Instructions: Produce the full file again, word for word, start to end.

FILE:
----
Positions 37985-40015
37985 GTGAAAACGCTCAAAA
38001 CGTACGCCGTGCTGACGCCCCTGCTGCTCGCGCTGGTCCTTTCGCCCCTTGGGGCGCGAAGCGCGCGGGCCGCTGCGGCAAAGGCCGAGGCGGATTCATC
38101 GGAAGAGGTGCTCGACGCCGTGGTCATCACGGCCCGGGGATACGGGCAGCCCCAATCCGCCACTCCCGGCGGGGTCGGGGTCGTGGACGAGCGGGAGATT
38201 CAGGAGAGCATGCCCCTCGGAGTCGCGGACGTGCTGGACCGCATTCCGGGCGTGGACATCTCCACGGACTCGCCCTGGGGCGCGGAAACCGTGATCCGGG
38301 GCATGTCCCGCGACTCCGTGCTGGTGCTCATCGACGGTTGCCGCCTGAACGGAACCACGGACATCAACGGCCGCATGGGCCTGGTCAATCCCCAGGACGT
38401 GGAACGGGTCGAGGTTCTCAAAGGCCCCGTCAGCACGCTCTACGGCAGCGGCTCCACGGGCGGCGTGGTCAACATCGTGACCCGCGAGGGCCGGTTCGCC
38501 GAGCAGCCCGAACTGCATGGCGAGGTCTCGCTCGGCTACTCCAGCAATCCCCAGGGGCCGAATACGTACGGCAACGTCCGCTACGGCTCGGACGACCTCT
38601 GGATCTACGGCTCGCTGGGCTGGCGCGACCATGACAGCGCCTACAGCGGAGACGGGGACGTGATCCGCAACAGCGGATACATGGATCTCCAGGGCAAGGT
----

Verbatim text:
Positions 37985-40015
37985 GTGAAAACGCTCAAAA
38001 CGTACGCCGTGCTGACGCCCCTGCTGCTCGCGCTGGTCCTTTCGCCCCTTGGGGCGCGAAGCGCGCGGGCCGCTGCGGCAAAGGCCGAGGCGGATTCATC
38101 GGAAGAGGTGCTCGACGCCGTGGTCATCACGGCCCGGGGATACGGGCAGCCCCAATCCGCCACTCCCGGCGGGGTCGGGGTCGTGGACGAGCGGGAGATT
38201 CAGGAGAGCATGCCCCTCGGAGTCGCGGACGTGCTGGACCGCATTCCGGGCGTGGACATCTCCACGGACTCGCCCTGGGGCGCGGAAACCGTGATCCGGG
38301 GCATGTCCCGCGACTCCGTGCTGGTGCTCATCGACGGTTGCCGCCTGAACGGAACCACGGACATCAACGGCCGCATGGGCCTGGTCAATCCCCAGGACGT
38401 GGAACGGGTCGAGGTTCTCAAAGGCCCCGTCAGCACGCTCTACGGCAGCGGCTCCACGGGCGGCGTGGTCAACATCGTGACCCGCGAGGGCCGGTTCGCC
38501 GAGCAGCCCGAACTGCATGGCGAGGTCTCGCTCGGCTACTCCAGCAATCCCCAGGGGCCGAATACGTACGGCAACGTCCGCTACGGCTCGGACGACCTCT
38601 GGATCTACGGCTCGCTGGGCTGGCGCGACCATGACAGCGCCTACAGCGGAGACGGGGACGTGATCCGCAACAGCGGATACATGGATCTCCAGGGCAAGGT